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irradiate

[v. ih-rey-dee-eyt; adj. ih-rey-dee-it, -eyt] /v. ɪˈreɪ diˌeɪt; adj. ɪˈreɪ di ɪt, -ˌeɪt/
verb (used with object), irradiated, irradiating.
1.
to shed rays of light upon; illuminate.
2.
to illumine intellectually or spiritually.
3.
to brighten as if with light.
4.
to radiate (light, illumination, etc.).
5.
to heat with radiant energy.
6.
to treat by exposure to radiation, as of ultraviolet light.
7.
to expose to radiation.
verb (used without object), irradiated, irradiating.
8.
Archaic.
  1. to emit rays; shine.
  2. to become radiant.
adjective
9.
irradiated; bright.
Origin of irradiate
1595-1605
1595-1605; < Latin irradiātus, past participle of irradiāre to shine upon. See ir-1, radiate
Related forms
irradiatingly, adverb
irradiative, adjective
irradiator, noun
nonirradiated, adjective
unirradiated, adjective
unirradiative, adjective
Dictionary.com Unabridged
Based on the Random House Dictionary, © Random House, Inc. 2015.
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Examples from the Web for irradiate
Historical Examples
  • The prophetical books will aid the student, and the Psalms will irradiate certain dark periods.

  • Was it a reflection of that which should continue to irradiate it?

    A Veldt Vendetta Bertram Mitford
  • Fine feathers do not make fine birds, and yet the consciousness of a becoming gown will irradiate the cheek of beauty.

  • At that quite a new gleam seemed to irradiate his good-looking clay.

    The Story of Louie Oliver Onions
  • We returned the bow, allowing a polite smile to irradiate our countenance and answered Waleicoum salaam.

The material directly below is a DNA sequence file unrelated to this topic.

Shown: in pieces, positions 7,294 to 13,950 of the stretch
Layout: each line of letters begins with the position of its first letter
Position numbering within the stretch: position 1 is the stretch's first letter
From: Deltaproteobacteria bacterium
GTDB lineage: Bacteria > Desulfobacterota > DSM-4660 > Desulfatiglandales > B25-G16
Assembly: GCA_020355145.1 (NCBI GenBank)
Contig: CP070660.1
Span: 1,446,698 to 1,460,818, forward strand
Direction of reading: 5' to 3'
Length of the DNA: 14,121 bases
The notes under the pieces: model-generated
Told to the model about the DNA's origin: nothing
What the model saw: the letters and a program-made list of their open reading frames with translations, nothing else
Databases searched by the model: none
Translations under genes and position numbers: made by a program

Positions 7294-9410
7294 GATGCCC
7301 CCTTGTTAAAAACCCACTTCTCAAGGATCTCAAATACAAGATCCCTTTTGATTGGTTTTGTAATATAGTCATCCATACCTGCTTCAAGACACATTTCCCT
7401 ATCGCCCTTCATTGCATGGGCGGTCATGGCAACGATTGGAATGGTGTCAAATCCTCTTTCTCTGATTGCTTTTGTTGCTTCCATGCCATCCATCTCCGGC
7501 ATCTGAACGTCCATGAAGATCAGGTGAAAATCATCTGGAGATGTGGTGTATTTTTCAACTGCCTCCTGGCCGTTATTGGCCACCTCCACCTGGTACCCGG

At the Court of the Amr John Alfred Gray
  • The target may be any substance that the physicist or chemist wants to irradiate.

    LRL Accelerators Lawrence Radiation Laboratory
  • Suddenly thin yellow beams of sunshine began to penetrate and irradiate the thick white blanket of mist.

    The Angel Cyril Arthur Edward Ranger Gull
  • And the mere knowledge that he exists will irradiate the rest of mine.

    Erewhon Revisited Samuel Butler
  • Nancy frowned on, apparently plunged in thought, then slowly a flash seemed to irradiate her features.

    Etheldreda the Ready Mrs. George de Horne Vaizey
  • He had been intent on this prize from the first; but he had never allowed his eagerness to irradiate his refined face.

British Dictionary definitions for irradiate

irradiate

/ɪˈreɪdɪˌeɪt/
verb
1.
(transitive) (physics) to subject to or treat with light or other electromagnetic radiation or with beams of particles
2.
(transitive) to expose (food) to electromagnetic radiation to kill bacteria and retard deterioration
3.
(transitive) to make clear or bright intellectually or spiritually; illumine
4.
a less common word for radiate (sense 1)
5.
(intransitive) (obsolete) to become radiant
Derived Forms
irradiative, adjective
irradiator, noun
Collins English Dictionary - Complete & Unabridged 2012 Digital Edition
© William Collins Sons & Co. Ltd. 1979, 1986 © HarperCollins
Publishers 1998, 2000, 2003, 2005, 2006, 2007, 2009, 2012
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Word Origin and History for irradiate
v.

c.1600, "to cast beams of light upon," from Latin irradiatus, past participle of irradiare "shine forth," from assimilated form of in- "into, in" (see in- (2)) + radiare "to shine" (see radiate). Meaning "expose to radiation other than light" (originally X-rays) is from 1901. Related: Irradiated; irradiating.

Online Etymology Dictionary, © 2010 Douglas Harper
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irradiate in Medicine

irradiate ir·ra·di·ate (ĭ-rā'dē-āt')
v. ir·ra·di·at·ed, ir·ra·di·at·ing, ir·ra·di·ates

  1. To expose to radiation, as for diagnostic or therapeutic purposes.

  2. To treat with radiation.

  3. To apply radiation to a structure or organism.

The American Heritage® Stedman's Medical Dictionary
Copyright © 2002, 2001, 1995 by Houghton Mifflin Company. Published by Houghton Mifflin Company.
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irradiate in Science
irradiate
  (ĭ-rā'dē-āt')   
To expose to or treat with radiation. For example, meat sold as food is often irradiated with x-rays or other radiation to kill bacteria; uranium 238 can be irradiated with neutrons to create fissionable plutonium 239.
The American Heritage® Science Dictionary
Copyright © 2002. Published by Houghton Mifflin. All rights reserved.
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